I’m in my apartment on a late Friday afternoon, the sun is low on the horizon and it streams through my dusty blinds sending shards of sunlight across my industrial beige carpet. As I am washing the few dishes that ever pile up these days I hear someone wrap their knuckles on the outside of my apartment wall from the hallway and my heart starts beating faster, that would be my daughter. When she opens the door I look at her and something is different, she seems older, wiser. It all conflicts with what’s in my head, I see her blue eyes and suddenly picture her picking rocks along the river, her tender little hands covered in dirt, her long hair draped over her rosy, soft cheeks. She’s eighteen now, she’s working, the hair still drapes over her cheeks, but she’s much taller now and her eyes are a little more narrowed, sharper, exposed.
As a father you know this time is coming, but somehow it escapes you when you’re at the park with them, or running errands or dropping them back off at their mother’s house for the week. Time slips away like the warmth from the day on a late fall afternoon, the chill creeps in before you know it and the light of the day wanes and falls out of sight. Suddenly they are adults, and they are busy all the time, they have a boyfriend and your love and support is not the only product in town. It’s a hard thing to contend with and it takes your breath away.
My little girl is packing her things, she is moving out and off to college in a few days, where did all those years go, her snuggling up in your arms late at night, holding your hand, her little fingers enveloped in yours. Soon she will move away, she will not be in the room down the hall, she won’t sit across from you at breakfast and her bed won’t be a mess when she leaves. Dinner becomes a little smaller and there’s an empty place on the sofa at the end of the day. I know this happening, its real time, I will support her in whatever she does and I know that once she moves away my world will forever be different, if not just a little more lonely. I forget it’s what we do as parents, it’s what we train these kids for, it’s why they go to school and it ought to be expected, but somehow the heart forgets and it breaks unexpectedly when it happens, you find yourself looking at her, hoping she will be safe, hoping she won’t forget about you, hoping she will thrive. You are proud but you are scared.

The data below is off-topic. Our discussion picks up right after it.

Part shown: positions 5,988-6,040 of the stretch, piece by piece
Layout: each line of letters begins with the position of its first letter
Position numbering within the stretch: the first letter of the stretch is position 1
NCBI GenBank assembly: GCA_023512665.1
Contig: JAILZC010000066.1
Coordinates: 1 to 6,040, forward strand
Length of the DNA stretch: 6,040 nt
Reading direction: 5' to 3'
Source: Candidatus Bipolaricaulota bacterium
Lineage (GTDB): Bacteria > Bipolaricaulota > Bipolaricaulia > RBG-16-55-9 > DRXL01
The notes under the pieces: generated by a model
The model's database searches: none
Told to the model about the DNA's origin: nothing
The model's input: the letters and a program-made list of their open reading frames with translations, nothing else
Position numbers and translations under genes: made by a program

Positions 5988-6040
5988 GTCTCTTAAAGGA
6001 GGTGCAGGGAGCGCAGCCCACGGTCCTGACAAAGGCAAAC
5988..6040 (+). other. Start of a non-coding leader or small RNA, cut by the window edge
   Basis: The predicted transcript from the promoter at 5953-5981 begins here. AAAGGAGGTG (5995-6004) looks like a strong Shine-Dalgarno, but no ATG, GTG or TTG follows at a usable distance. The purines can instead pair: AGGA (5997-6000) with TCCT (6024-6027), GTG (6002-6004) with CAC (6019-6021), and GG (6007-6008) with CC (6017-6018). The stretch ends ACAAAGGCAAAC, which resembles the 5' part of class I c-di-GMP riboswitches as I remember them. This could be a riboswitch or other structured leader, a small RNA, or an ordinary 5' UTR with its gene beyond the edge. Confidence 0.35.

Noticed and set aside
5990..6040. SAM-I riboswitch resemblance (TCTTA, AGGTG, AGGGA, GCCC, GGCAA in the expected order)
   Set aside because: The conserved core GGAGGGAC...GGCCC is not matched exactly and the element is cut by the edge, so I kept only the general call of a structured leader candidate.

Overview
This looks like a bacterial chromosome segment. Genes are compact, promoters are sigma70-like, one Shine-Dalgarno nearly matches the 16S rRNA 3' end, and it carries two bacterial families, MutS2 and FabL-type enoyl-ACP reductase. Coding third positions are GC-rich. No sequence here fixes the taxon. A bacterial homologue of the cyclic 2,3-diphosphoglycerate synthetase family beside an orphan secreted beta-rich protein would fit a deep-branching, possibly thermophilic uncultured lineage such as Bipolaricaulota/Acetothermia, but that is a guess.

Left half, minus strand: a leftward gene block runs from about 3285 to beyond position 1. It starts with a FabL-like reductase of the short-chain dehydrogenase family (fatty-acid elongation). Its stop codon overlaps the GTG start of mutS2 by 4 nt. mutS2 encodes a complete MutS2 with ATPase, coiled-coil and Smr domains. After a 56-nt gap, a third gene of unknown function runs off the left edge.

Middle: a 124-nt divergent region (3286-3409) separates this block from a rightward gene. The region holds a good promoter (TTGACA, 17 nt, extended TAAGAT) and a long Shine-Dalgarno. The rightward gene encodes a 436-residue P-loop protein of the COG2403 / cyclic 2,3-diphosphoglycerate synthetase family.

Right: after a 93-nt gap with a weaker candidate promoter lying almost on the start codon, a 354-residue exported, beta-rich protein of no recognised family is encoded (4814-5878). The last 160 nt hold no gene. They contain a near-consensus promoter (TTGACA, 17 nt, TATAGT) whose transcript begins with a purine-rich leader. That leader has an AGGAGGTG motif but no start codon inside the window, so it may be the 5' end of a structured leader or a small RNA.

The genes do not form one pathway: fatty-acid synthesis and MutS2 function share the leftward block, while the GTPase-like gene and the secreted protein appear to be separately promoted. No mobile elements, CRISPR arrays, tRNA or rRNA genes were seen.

It’s amazing what our minds and our bodies do to protect us, how time flies by and your little children are now grown ups and they are saying goodbye, your heart stops, you find it hard to catch your breath and you can’t believe they are actually walking away. Life is hard and no matter how much we prepare, it always catches us off guard somehow. Take every moment you can with your kids, before you know it that look of excitement you used to see in their eyes when they saw you turns away to the future and what’s out there for them, cherish every hug and every kiss and know that the time is coming, be prideful for them, support them and always keep an open spot for them. The painful feeling, the hurt and loss you feel will fade, no matter how much you relish the realness of it and don’t want to let it go.